to change the
locations for installed programs (from C:\Program Files), and other
settings. You may want to set these to other locations, perhaps on a
network drive, for example—but I don’t!
items give you the power to turn off a number of standard interface
and are worth examining in more detail:
this item from the Start Menu—I leave it, as I find it useful
for me to
use for quick, command-line-like access to programs and
prefer to remove it.
folders from ‘Settings’
on Start Menu— removes the ability to set how My
display folders. Check it!
Taskbar from ‘Settings’…
--removes the ability to edit Taskbar and Start Menu items. I
recommend not checking
it—Most computers have very messy
Start Menus, and it’s important to learn how to tidy this up,
it clean on an ongoing basis.
- Hide Drives
in ‘My Computer’—hides
all the local and shared network drives. This makes it impossible for
to double-click on saved documents, although they can still find them
the File/Opencommand in applications. I recommend
though you may want to use the free TweakUI Control
add-in to limit access to the hard drive.
- Hide Network
you don’t have a network, you may want to choose this, to
of clutter on the Desktop.
- No ‘Entire
Network’ in Network
Neighborhood—if you have a classroom or lab network,
and also have
workgroups in the school such as Office,
should apply this item… with it checked, there is no way
that users can
easily move from their defined workgroup to access shared
in a different workgroup—keep the kids out of the office
files. If you
have a classroom network, apply this restriction right
kid erases all the student records in the office!
- No workgroup
contents in Network
Neighborhood— this would limit users to mapped
network drives and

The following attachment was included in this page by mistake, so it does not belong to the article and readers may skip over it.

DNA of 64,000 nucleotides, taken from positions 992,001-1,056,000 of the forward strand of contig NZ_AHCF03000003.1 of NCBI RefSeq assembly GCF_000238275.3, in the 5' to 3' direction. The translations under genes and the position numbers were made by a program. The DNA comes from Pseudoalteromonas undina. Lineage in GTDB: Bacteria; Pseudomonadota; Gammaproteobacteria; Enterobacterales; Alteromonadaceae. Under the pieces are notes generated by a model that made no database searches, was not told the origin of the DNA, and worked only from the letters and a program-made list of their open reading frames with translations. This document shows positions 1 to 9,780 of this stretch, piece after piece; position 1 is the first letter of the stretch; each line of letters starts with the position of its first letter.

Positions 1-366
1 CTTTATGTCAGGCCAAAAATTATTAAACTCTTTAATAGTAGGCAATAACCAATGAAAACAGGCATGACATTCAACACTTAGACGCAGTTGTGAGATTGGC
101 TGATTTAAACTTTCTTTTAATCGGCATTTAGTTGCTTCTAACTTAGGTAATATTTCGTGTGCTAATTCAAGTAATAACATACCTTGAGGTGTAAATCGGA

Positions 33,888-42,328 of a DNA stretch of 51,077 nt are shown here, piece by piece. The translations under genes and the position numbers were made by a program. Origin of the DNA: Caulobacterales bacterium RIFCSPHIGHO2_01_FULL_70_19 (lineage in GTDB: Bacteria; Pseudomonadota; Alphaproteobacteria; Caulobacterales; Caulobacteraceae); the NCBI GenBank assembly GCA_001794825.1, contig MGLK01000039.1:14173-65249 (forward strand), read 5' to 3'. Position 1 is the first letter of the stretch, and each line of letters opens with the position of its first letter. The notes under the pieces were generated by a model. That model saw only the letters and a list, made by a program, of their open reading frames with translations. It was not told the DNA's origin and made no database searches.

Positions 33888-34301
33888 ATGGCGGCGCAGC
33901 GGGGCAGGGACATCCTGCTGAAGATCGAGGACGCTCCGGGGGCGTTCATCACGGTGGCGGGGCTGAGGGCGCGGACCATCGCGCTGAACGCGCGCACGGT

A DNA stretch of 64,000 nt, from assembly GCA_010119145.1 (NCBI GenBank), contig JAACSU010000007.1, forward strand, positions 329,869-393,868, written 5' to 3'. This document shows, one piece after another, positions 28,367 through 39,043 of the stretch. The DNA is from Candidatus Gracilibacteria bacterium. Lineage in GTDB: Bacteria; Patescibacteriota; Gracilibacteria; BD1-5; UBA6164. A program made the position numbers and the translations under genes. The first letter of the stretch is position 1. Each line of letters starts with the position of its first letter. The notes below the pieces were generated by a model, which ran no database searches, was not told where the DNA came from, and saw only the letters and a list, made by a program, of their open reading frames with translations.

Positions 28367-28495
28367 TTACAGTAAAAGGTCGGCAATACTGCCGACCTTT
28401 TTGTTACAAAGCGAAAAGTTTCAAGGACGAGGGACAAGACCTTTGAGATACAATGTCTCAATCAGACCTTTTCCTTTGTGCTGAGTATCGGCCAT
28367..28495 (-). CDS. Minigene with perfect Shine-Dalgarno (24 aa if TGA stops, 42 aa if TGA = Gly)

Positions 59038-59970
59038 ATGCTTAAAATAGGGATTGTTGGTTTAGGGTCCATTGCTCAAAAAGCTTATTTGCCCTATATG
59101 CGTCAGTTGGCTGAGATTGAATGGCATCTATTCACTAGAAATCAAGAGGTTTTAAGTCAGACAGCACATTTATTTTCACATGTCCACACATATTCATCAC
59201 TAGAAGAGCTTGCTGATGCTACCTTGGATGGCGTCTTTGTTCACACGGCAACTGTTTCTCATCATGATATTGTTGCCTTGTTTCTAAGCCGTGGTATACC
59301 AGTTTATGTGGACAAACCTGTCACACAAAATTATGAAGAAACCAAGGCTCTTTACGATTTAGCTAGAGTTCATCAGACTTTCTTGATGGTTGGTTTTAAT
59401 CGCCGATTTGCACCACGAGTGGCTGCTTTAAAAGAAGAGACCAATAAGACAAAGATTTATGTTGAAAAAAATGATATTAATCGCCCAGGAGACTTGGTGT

network printers. I like having access to shared resources that
already mapped, but if you have such resources and have problems with
kids, you may want to restrict access in this way.
- Hide all
items on Desktop—I
suppose some people would like to hide My Computer, Network
the Recycle Bin, and any other icons on the desktop, leaving just the
Menu and Taskbar…
- Disable Shut
can’t imagine using this… Windows systems need
to be shut down
restarted from time to time (I’d recommend at least weekly)
- Don’t Save
Settings at Exit—I
like this one… get the Desktop the way you want it, then
That way, if users move icons around, when the system restarts,
back the way you wanted them. I don’t think this will help if
or delete icons on the desktop, however.
collection of low-level restrictions.
Registry editing tools—disallows
use of tools such as Regedit to make basic changes
some people have had trouble after using this—being then
unable to run Poledit again to
make changes to settings… in effect,
locking themselves out
of their own system. While Regedit is powerful and potentially
I’d be very careful before turning on this
restriction… in fact,
the dangers of not restricting it, I can’t recommend that you
- Only run
allowed Windows applications—if
you really want to control what users have access to, this is for you!
You add (one at a time) the applications that allowable, and all others
won’t run… it’s not clear, however, how
you add an application—none are
listed, by default, and there’s no browse button. Besides, if
doesn’t show up in the Start Menu, and you’ve
turned off access to the
Run command, and perhaps to some of the drives (using TweakUI), is
anyone really going to access
MS-DOS prompt—do you
have kids that get around your restrictions by going to a DOS prompt to
explore the system or delete files? If so, you can restrict access to
DOS prompt. If not, don’t bother!
single-mode MS-DOS applications—some
older DOS programs, particularly some older games, will only run if
restart the system in so-called MS-DOS mode. This item keeps that from
Setting up a
bunch of machines
the process is to set all the items you want to restrict, click OK, and
save changes. Obviously, repeating the process for a bunch of computers
can be incredibly tedious.
set up a single computer the way you want, save the
them to the Registry. Then use the File Menu, and choose Open
looking for a *.POL Policy file. (In Win95, you’ll find a
on the CD in a different
Once again, make the changes you want, then choose Save As (you
to the CD drive!), saving to the floppy disk where you have your copy
Poledit, for example.